The (probable) active ingredients of the herbal compounds in Table 12.1 tend to fall into a limited number of chemical families; one of these is high-molecular-weight polysaccharides, which are large sugar molecules. Natural compounds containing them include Astragalus, Ganoderma, Eleutherococcus, and PSK. A second family of immunostimulating compounds is the saponins. Natural compounds with these are Eleuthero-coccus and ginseng. It is tempting to speculate that the most effective combinations of herbal immune stimulants will contain compounds from both families, and in fact, most multiherb, immunostimulating formulas used in Chinese herbal medicine do have both. Some herbs themselves also include compounds from both families, as is the case with Eleutherococcus and ginseng.
The mechanisms by which herbal compounds exert their immunostimulant effects are not well understood, but often they include the production of im-munostimulating cytokines or modulation of cytokine effects. For example, Astragalus polysac-charides have been reported to potentiate the in-vitro antitumor cytotoxicity of lymphokine-activated killer cells generated with low-dose IL-2. The exact mechanism was uncertain but could have been due to Astragalus-induced increases in IL-2 receptor expression on the LAK cells, or some other form of increased IL-2 binding.14 As another example, one study reported that Ganoderma polysaccharides increased production of cytokines by macrophages and T cells and increased the cytotoxic effect of macrophages against leukemia cells in vitro. The cytokines that were increased included IL-1, IL-6, TNF, and interferon-gamma.15 Lastly, these compounds may work synergistically with IL-2 itself or possibly other natural compounds that increase IL-2 production. For example, a synergistic antimetastatic effect was seen when IL-2 was combined with the mushroom polysac-charide lentinan in mice. Little effect on metastasis occurred with either agent alone, but an 85 percent reduction was observed when the compounds were com-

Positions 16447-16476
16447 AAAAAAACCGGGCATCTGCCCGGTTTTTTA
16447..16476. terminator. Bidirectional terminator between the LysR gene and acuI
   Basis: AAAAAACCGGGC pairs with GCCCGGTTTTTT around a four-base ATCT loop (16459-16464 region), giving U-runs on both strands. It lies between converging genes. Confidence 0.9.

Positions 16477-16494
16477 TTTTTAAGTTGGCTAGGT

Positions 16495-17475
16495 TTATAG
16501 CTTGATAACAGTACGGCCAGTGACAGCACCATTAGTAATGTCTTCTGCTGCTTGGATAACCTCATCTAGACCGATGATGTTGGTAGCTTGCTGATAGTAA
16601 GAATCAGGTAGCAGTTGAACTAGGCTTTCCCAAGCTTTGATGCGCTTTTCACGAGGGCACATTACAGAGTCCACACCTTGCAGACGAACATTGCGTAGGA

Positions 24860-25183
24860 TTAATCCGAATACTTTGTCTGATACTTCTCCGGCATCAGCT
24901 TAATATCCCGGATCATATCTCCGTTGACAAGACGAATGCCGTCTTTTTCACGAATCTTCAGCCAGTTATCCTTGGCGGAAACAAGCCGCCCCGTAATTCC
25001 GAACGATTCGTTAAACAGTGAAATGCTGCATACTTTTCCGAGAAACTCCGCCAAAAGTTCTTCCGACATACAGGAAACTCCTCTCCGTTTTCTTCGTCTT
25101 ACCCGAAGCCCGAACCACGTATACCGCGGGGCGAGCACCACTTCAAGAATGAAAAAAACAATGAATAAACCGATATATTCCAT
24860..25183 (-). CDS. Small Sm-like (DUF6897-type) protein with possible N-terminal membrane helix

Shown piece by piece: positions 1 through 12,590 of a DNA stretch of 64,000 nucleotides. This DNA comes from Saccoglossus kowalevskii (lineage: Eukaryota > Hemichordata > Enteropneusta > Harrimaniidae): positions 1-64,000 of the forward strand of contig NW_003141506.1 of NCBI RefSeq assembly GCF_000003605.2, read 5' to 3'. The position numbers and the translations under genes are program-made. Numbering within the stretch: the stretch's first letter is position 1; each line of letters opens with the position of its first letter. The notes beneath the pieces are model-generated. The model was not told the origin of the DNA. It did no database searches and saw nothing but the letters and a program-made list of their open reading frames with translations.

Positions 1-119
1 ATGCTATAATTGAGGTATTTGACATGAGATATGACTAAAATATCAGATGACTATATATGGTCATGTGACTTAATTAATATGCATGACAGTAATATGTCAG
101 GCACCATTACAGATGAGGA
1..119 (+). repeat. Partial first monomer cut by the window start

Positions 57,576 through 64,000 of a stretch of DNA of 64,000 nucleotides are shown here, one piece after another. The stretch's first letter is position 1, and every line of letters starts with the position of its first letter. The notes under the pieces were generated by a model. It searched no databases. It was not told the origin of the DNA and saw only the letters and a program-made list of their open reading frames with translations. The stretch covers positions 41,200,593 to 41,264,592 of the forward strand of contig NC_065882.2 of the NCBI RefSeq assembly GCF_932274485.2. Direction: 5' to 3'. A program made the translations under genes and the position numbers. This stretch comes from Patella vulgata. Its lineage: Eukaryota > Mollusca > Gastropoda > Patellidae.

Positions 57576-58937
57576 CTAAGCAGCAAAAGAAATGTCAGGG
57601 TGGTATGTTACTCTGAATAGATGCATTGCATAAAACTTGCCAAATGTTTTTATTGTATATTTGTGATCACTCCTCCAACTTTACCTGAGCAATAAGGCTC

Regardless of their exact modes of action, the final result of these herbal compounds is stimulation of both the innate and adaptive immune responses. As would be expected, these compounds produce antitumor effects in rodents. In humans, PSK has been the most extensively studied, and results suggest it may be useful in preventing recurrence after surgical removal of some tumors (see Chapter 16).
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